Sitting on the floor with legs crossed and hands clasped casually, Dan Nyhart inclines his head upward in a photo taken at MIT in 1969, his first as dean for student affairs. Brow furrowed, eyes intent, he was doing something he did a lot during that time of student protests and campus upheaval.
"I remember that picture of him listening, and I think the reason the students really loved him is because he did - he really did listen," said his daughter, Lynn of Madison, Wis. "He really wanted to make things smooth, to make trouble go away, and so he was a good person for that time."
Mr. Nyhart, who spent 41 years at Massachusetts Institute of Technology, serving in several posts, died of pneumonia Dec. 6 in Sherrill House nursing and rehabilitation center in Jamaica Plain. He was 77 and had lived in Brookline for many years before moving to Sherrill House while being treated for Lewy body dementia.
"You had the sense that he was on your side," said Bonny Kellermann, who is director of special constituencies at MIT and was a student there while Mr. Nyhart was dean. "He was interested in the well-being of the student body and doing whatever he could to enhance the experience we were having. And the fact that he had such a good rapport with students at that time says something about him as a person."
In an article written for the student yearbook during Mr. Nyhart's first year as dean, Karen Wattell of the class of 1970 quoted him as saying that "MIT does have a chance to operate within the revolution going on and better itself in the process - not in reaction [to the revolution] but with it."
Praising his many meetings with students, faculty, and administrators, Wattell wrote that "instead of talking about advocacy at the interface of students and administration . . . he was doing it."
As protests against the Vietnam War filled Boston Common, Mr. Nyhart sometimes found himself on the front lines of student unrest.
"He'd go to work with his sleeping bag sometimes, because he didn't know if he'd be able to come home," said his son Andrew of New Haven.
"I remember some of the stories," said his other son, Nick of Durham, Conn. "He was squirted in the face with urine and ammonia squirt guns. He was liberal in politics, and that really put his liberalism to the test, but he never lost faith in people. He believed in listening and had faith that through discussion and peaceful negotiation, you can accomplish a lot."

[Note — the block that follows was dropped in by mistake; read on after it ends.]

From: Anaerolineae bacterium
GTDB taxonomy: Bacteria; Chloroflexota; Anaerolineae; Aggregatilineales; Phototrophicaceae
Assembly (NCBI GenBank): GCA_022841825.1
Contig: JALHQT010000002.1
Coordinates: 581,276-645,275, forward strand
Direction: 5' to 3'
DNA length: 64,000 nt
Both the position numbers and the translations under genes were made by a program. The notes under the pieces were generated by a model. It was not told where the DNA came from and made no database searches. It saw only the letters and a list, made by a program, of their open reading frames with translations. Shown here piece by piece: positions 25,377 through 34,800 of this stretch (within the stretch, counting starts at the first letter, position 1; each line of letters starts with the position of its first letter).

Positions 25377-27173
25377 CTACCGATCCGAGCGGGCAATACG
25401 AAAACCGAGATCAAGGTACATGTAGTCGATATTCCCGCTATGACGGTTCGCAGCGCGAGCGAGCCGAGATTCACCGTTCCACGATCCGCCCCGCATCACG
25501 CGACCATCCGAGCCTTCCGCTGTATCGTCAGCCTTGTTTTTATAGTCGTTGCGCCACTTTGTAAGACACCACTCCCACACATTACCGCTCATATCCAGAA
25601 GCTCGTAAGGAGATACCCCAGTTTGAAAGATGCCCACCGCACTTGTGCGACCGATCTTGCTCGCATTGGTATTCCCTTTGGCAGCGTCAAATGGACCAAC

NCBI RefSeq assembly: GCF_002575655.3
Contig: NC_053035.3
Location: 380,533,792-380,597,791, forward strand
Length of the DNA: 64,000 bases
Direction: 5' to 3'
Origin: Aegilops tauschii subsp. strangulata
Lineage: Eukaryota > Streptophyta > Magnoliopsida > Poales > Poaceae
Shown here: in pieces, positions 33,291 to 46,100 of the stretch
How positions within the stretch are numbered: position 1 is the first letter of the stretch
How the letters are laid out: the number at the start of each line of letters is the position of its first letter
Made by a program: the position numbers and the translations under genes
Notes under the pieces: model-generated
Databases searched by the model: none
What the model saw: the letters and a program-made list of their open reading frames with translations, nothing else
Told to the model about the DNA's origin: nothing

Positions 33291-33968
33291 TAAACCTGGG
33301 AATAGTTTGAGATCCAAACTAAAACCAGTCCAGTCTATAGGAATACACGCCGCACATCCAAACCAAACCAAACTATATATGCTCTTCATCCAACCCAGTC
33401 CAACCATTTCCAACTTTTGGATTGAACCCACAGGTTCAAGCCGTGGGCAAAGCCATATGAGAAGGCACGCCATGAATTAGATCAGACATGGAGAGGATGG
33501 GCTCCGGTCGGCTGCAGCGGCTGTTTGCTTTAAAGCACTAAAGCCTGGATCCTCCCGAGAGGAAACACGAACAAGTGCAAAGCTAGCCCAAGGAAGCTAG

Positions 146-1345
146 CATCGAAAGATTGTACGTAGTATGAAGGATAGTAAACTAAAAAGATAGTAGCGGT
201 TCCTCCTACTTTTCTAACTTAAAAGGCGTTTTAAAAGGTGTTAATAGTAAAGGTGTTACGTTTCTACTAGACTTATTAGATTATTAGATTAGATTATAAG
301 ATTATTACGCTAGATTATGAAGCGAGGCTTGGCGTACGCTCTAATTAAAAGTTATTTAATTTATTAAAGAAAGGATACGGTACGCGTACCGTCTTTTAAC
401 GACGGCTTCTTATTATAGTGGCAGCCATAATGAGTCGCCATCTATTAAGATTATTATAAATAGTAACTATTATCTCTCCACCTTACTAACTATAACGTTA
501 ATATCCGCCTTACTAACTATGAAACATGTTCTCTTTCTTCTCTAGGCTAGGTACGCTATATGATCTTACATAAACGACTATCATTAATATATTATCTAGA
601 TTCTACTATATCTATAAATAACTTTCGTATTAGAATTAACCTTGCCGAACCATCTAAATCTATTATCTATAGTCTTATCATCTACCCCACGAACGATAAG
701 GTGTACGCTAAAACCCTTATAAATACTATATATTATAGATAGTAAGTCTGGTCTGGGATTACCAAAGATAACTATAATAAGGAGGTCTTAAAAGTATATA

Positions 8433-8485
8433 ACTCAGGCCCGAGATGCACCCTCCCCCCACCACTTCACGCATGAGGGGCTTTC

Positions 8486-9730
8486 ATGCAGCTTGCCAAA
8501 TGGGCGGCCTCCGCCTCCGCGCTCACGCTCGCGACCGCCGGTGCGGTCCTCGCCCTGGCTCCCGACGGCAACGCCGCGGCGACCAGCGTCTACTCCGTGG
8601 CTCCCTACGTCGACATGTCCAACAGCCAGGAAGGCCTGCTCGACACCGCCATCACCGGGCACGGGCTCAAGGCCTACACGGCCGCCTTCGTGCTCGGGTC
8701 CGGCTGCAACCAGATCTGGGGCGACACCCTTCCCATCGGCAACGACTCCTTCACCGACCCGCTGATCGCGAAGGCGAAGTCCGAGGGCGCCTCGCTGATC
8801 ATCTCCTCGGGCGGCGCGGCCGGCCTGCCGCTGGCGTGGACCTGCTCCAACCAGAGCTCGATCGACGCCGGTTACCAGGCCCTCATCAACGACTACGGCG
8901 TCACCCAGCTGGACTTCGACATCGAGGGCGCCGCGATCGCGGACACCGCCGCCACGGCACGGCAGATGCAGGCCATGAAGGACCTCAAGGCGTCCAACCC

The younger of two brothers, John Daniel Nyhart grew up in Indianapolis, where he was on state champion debate and swimming teams.
He graduated from Princeton University in 1953, then spent two years in the US Navy, serving aboard a destroyer in the Atlantic.
While at Princeton, he met Nina Gibbon, a student at Vassar College whose brother was in his Princeton class. After they married in 1954, she returned to finish at Vassar while he spent his last year in the Navy before heading to Harvard Law School.
Graduating from law school in 1958, "he was sure that he did not want to go to Wall Street and did not want to do any of the obvious things he could have done," his wife said. "He wanted to travel and be part of the wider world, so we went to Africa for two years."
As they divided their time between Uganda and Nigeria, Mr. Nyhart studied banking and law in the developing nations, "and this is before the Peace Corps, so it was adventuresome and unusual at the time," his wife said.
Through people he met while working in Africa, Mr. Nyhart was asked to come to MIT as a research associate in 1960. Over the next four decades, along with serving as dean, he was an assistant professor, associate professor, and retired as full professor with appointments in MIT's Sloan School of Management and the department of ocean engineering.
As a researcher, his work included developing computer-assisted models for negotiation and dispute resolution, and exploring how emerging ocean technologies would be handled by the legal systems of various nations.
"His intellectual curiosity took him through a whole wide range of disciplines," Nick Nyhart said. "He was always digging in more deeply into what he thought was important. He used to say, 'Every time there's new technology, you need new laws to govern things that couldn't happen before.' "
That willingness to jump into new things extended beyond Mr. Nyhart's career. When his children began skiing, he did, too, even though "he was kind of old to start a new sport," his daughter said. "And he had always talked about wanting to play the clarinet, so we rented one for him for a year and dared him to learn, and he did it. He played for a few years."
Just as important was the time Mr. Nyhart spent with family and the hours his schedule allowed for swimming.
"We spent two or three weeks every summer in Maine," his daughter said. "He would just plunge into the cold water and swim underwater as far as he could and then emerge. He just reveled in that. He swam for exercise and would do laps - it was like meditation for him."
At his house, he often sat in a chair "writing on his yellow legal pad, preparing notes for his lecture the next day or the paper he was working on," she said. "But he was always willing to put it aside when we were home."
"To me, he was the most generous man on earth, kind of a gold standard for generosity," Andrew Nyhart said. "You could hear that in his voice and see that in his smile all the time."
Said Mr. Nyhart's wife, "He was a sweet guy, very warm, very kind, and we all miss him a lot."
In addition to his wife, daughter, and two sons, Mr. Nyhart leaves seven grandchildren.
A memorial service will be held at 2:30 p.m. on March 7 in the MIT Chapel.